Research from Deloitte has found governments are being held hostage by cyber attacks more frequently, with criminals expanding their attack base and asking for more money.
Governments in 2019 reported 163 ransomware attacks and paid over $1.8 million in ransoms, with tens of millions of dollars spent on recovery costs. This was nearly a 150% increase in reported attacks from 2018.
According to the report, refusing to pay ransom demands may be the principled option, but it also can be far more expensive.
For example, the city of Baltimore refused a $76,000 ransom demand, only to suffer over $18 million in recovery costs and lost revenues.
“State and local governments should live and plan with the reality that their critical systems and data will be attacked,” said Srini Subramanian, principal, Deloitte & Touche LLP, and cyber state and higher education sector leader.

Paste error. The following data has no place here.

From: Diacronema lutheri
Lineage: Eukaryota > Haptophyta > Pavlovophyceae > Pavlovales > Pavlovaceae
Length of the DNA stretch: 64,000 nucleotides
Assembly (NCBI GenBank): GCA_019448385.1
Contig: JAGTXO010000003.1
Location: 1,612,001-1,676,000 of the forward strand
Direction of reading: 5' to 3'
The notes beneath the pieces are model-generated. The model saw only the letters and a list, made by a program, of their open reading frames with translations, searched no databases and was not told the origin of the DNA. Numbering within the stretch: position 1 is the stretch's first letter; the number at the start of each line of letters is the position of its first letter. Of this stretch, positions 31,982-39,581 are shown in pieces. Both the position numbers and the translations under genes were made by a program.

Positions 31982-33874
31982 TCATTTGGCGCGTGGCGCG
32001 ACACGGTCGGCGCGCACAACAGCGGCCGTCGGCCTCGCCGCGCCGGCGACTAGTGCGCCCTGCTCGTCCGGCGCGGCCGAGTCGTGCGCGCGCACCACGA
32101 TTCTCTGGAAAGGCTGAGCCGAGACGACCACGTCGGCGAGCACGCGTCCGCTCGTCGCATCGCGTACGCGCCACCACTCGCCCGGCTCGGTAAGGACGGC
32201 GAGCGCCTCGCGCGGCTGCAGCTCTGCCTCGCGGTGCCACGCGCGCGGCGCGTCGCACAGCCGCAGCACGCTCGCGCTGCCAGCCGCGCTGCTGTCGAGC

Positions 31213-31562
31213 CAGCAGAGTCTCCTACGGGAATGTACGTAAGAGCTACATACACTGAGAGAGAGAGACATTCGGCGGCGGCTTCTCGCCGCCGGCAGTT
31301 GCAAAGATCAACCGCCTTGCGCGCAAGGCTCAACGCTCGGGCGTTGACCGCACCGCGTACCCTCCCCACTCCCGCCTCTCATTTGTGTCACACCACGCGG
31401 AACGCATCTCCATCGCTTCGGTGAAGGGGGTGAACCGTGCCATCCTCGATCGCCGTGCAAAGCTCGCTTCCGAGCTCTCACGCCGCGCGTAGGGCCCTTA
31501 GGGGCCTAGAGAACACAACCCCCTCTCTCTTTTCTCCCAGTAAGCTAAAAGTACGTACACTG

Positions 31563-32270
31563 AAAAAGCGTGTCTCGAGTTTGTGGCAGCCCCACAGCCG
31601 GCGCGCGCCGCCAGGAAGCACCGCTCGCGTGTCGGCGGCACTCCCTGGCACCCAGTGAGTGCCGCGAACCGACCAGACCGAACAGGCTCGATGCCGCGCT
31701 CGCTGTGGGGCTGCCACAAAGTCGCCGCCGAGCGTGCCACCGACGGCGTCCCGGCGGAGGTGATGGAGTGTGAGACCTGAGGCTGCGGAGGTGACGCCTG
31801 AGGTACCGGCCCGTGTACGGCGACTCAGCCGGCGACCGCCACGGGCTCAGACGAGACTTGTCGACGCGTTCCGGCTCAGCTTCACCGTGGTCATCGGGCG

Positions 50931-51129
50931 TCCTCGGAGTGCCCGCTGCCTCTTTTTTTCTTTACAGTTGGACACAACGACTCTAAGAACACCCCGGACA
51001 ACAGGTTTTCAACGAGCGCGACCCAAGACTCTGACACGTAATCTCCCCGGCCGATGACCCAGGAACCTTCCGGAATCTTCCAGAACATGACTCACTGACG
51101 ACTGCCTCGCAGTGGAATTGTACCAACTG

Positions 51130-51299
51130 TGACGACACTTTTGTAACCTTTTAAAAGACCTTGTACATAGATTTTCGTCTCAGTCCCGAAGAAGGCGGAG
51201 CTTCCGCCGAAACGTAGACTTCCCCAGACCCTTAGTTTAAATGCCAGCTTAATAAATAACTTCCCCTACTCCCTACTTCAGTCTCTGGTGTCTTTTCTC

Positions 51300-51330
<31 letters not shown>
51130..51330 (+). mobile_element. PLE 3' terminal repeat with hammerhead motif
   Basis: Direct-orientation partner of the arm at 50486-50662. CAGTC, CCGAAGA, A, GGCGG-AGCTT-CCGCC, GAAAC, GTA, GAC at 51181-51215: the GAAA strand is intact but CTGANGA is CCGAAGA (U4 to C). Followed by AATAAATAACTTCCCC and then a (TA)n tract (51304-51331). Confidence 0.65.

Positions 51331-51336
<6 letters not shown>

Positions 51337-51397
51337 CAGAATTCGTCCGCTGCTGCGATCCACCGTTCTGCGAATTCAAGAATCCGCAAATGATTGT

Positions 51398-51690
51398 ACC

“Even with cyber-insurance and preventive measures in place, the growing frequency and sophistication of attacks calls for government entities to perform cyber health checks and revisit resilience strategies.
“The effort more than pays off. Governments can be better positioned to defend against catastrophic events that are expensive to recover from and could impact public safety and trust.”
Deloitte says criminals can sense the vulnerability of state and local governments and are demanding nearly 10 times what they demand from commercial entities.
To combat this growing risk, the report outlines several key considerations for organizations including smarter systems architecture, a more prepared workforce, and better cyber hygiene.
“Connected devices, digital systems and integrated data mean governments have the opportunity to serve people and communities like never before,” said Deborah Golden, principal, Deloitte & Touche LLP, and cyber risk services leader.
“It also means there is a large surface for cyber criminals to attack local governments and hold sensitive citizen data hostage. Government officials need to understand the risk involved if their systems and data were suddenly gone or rendered useless.”